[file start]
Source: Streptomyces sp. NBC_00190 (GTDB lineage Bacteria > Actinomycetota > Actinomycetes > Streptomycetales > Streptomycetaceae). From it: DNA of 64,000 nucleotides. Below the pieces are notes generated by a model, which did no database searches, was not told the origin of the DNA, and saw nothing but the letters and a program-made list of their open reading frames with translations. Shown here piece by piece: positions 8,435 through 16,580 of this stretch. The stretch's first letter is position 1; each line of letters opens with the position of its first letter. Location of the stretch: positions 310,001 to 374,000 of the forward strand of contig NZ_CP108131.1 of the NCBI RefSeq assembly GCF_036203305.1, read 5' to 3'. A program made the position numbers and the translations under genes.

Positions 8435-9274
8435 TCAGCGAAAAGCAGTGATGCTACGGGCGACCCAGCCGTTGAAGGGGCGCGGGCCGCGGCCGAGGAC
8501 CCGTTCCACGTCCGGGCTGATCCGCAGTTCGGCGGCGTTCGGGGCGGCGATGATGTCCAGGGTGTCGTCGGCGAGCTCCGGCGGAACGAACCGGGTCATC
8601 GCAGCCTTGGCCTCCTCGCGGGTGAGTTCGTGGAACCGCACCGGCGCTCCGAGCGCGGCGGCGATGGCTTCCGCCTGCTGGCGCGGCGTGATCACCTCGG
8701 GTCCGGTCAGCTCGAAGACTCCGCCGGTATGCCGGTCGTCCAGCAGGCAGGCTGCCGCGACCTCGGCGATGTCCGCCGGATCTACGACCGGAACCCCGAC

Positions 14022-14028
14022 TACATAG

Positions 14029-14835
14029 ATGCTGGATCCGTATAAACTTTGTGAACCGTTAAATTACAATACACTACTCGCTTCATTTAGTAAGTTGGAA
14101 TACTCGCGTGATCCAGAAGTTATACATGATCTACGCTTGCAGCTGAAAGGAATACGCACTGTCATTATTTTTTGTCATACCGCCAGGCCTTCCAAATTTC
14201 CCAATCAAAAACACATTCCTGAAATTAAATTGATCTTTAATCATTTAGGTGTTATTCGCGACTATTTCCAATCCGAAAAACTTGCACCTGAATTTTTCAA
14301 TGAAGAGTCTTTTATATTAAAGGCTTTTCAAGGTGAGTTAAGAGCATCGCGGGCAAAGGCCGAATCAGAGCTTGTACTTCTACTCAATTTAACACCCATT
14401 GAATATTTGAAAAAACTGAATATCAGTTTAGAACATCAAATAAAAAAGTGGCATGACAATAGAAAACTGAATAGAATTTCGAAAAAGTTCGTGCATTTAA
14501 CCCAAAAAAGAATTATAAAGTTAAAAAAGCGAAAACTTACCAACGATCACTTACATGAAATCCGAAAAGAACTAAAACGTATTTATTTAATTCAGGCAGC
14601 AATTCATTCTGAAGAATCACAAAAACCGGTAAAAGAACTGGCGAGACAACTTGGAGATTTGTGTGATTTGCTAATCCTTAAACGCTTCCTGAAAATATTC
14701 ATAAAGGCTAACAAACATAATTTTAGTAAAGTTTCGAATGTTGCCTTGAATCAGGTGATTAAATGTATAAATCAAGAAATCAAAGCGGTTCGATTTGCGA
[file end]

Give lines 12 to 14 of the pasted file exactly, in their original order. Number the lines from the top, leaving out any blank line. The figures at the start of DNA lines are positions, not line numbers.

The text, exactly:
14201 CCAATCAAAAACACATTCCTGAAATTAAATTGATCTTTAATCATTTAGGTGTTATTCGCGACTATTTCCAATCCGAAAAACTTGCACCTGAATTTTTCAA
14301 TGAAGAGTCTTTTATATTAAAGGCTTTTCAAGGTGAGTTAAGAGCATCGCGGGCAAAGGCCGAATCAGAGCTTGTACTTCTACTCAATTTAACACCCATT
14401 GAATATTTGAAAAAACTGAATATCAGTTTAGAACATCAAATAAAAAAGTGGCATGACAATAGAAAACTGAATAGAATTTCGAAAAAGTTCGTGCATTTAA